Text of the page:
(Readers may be interested to note that such repercussions were concisely predicted by one B.A. Santamaria, who voiced his concerns regarding the harmful effects of donor-conception and other artificial reproductive technologies in his 1987 book, Australia at the Crossroads, in a chapter entitled "Test Tube Babies").

From this perspective, it is apparent that the anonymous donation of sperm or eggs for IVF, the creation of children through synthetic gametes (developed from other human cells) and the creation of children through cloning - all of which are at least theoretically possible in the foreseeable future - should be abandoned on account of their being inherently damaging to children by denying them even the possibility of growing up in a traditional family.

At the same time, Professor Somerville is adamant that, since the natural mode of transmission of human life, whereby a child is conceived and raised by its biological mother and father, is the only manner in which the human race can produce children without violating their rights, then it should respected accordingly.

She notes that marriage is not merely the public recognition of a committed and loving relationship (as it is often characterised), but is also inherently purposed towards the transmission of human life (as is confirmed by the Universal Declaration of Human Rights, Article 16). She therefore argues that marriage must remain the preserve of opposite-sex pairings, to the exclusion of same-sex pairings of either sex.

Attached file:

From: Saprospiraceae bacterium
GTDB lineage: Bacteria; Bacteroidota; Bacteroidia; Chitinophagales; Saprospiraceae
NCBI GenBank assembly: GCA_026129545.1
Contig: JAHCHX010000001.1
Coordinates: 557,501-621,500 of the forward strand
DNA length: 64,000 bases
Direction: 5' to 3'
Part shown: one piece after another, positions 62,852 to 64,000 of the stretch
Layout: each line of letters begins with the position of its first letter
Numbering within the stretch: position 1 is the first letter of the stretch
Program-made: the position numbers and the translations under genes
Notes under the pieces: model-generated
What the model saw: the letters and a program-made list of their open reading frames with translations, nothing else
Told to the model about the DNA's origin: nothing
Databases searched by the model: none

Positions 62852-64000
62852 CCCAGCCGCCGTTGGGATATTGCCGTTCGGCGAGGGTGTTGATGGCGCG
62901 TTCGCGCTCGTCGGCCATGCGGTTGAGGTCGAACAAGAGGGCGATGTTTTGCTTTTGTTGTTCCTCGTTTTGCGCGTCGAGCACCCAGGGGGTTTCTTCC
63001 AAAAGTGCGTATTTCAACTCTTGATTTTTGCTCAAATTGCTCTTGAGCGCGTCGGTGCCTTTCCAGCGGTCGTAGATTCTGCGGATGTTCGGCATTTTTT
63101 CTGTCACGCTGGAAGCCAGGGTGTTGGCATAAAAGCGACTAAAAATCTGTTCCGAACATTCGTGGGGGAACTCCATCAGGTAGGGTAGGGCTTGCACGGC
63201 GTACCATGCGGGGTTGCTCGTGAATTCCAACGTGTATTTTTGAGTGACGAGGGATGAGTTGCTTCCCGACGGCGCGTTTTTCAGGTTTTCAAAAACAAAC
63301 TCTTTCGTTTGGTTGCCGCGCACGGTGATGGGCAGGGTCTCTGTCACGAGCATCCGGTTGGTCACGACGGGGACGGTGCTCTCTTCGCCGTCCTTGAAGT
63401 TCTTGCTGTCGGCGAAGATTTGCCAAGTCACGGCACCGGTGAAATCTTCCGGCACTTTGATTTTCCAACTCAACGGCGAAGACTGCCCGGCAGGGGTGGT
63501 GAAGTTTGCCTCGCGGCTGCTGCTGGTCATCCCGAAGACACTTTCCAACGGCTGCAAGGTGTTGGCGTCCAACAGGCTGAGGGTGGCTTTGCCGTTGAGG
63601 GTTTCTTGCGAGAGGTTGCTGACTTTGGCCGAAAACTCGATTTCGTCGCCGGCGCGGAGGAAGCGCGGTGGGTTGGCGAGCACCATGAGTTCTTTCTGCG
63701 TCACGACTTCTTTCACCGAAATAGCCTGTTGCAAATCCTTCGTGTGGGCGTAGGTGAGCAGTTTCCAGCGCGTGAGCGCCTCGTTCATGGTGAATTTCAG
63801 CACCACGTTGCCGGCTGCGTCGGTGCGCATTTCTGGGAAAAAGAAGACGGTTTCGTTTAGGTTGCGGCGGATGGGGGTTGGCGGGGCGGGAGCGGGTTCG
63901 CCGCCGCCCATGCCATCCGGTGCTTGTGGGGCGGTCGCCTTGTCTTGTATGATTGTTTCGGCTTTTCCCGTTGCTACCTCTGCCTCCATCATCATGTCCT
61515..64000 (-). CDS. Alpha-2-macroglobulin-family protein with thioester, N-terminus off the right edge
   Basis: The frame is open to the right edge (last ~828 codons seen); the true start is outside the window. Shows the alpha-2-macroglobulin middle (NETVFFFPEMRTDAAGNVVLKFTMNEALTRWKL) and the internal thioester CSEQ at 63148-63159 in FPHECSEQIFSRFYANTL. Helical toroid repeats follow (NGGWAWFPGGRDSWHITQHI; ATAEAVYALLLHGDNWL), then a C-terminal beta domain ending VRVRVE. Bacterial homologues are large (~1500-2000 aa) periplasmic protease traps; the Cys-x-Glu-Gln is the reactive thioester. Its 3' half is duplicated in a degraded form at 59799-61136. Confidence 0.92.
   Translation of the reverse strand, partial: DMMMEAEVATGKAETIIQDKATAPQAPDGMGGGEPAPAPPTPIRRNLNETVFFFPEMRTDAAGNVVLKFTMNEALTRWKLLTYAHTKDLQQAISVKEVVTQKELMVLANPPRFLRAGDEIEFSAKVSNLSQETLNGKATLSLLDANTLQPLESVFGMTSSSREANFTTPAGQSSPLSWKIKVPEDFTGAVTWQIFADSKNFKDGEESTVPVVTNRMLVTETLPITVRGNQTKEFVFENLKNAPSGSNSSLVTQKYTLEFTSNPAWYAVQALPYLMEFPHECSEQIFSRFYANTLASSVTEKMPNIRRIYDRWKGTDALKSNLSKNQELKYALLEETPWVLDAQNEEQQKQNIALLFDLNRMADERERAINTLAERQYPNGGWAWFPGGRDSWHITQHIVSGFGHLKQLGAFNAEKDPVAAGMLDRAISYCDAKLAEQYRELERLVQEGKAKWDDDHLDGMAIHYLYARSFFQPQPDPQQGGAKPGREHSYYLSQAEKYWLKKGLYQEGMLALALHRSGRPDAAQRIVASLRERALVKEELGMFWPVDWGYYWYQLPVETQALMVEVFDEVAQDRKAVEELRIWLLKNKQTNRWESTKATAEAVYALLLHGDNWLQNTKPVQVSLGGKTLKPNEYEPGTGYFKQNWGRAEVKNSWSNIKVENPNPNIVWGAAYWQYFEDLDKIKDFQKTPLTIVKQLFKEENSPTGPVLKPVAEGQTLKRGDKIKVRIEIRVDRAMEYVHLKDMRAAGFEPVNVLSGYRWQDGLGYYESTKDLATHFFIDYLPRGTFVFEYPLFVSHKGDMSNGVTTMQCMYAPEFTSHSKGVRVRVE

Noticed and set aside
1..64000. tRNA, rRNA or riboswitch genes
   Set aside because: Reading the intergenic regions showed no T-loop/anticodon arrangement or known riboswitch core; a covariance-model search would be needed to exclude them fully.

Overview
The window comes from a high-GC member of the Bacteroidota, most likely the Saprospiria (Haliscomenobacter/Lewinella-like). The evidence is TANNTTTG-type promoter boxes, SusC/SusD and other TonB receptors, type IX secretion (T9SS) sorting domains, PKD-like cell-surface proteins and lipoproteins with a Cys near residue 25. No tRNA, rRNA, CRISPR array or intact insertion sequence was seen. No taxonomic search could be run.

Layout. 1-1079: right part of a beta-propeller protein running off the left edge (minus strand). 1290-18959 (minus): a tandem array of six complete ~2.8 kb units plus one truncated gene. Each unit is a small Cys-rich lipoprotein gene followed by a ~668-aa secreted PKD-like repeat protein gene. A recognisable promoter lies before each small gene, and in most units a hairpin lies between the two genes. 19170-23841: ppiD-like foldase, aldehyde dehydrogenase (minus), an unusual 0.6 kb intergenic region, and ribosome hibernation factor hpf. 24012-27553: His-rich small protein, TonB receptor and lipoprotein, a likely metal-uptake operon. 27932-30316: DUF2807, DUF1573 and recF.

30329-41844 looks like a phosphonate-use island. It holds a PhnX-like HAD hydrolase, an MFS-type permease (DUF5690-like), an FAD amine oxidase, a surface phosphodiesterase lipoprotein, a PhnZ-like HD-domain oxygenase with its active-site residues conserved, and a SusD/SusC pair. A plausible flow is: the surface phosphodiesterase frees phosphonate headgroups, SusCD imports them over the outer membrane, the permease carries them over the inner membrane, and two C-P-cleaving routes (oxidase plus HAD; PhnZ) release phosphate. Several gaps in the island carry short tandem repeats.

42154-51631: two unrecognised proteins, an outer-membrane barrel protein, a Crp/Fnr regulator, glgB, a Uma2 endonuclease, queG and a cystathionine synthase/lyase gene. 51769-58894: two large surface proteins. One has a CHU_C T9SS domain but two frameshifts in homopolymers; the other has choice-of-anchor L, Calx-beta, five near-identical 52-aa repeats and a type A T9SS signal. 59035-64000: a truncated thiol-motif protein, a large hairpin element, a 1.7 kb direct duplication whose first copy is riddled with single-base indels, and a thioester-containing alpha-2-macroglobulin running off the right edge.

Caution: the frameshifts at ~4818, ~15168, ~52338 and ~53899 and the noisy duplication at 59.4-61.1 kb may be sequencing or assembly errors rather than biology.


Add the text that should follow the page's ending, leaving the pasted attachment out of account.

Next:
Rights violated

For if the right to marriage also confers the right to "found a family", and same-sex couples can only procreate by artificial means which violate the rights of the child, then in the interests of the child, marriage should be restricted to opposite-sex couples, who can freely found a family without violating the rights of the child.

She does not conclude that single parents or same-sex couples are necessarily incapable of adequately caring for children. Rather, she argues that children, as human persons, are entitled to more than just adequate care; they are equally entitled to certain fundamental family relationships, including those with their biological mother and father, which no one has the right to deny.

This is a sobering message for a society entranced by the possibilities of science, and heedless of ethical impediments to the self-serving wishes of the individual. It is fortunate, then, that we have such an affable and intellectually capable messenger in Professor Margaret Somerville.

- Tim Cannon works as a research officer with the Thomas More Centre, Melbourne.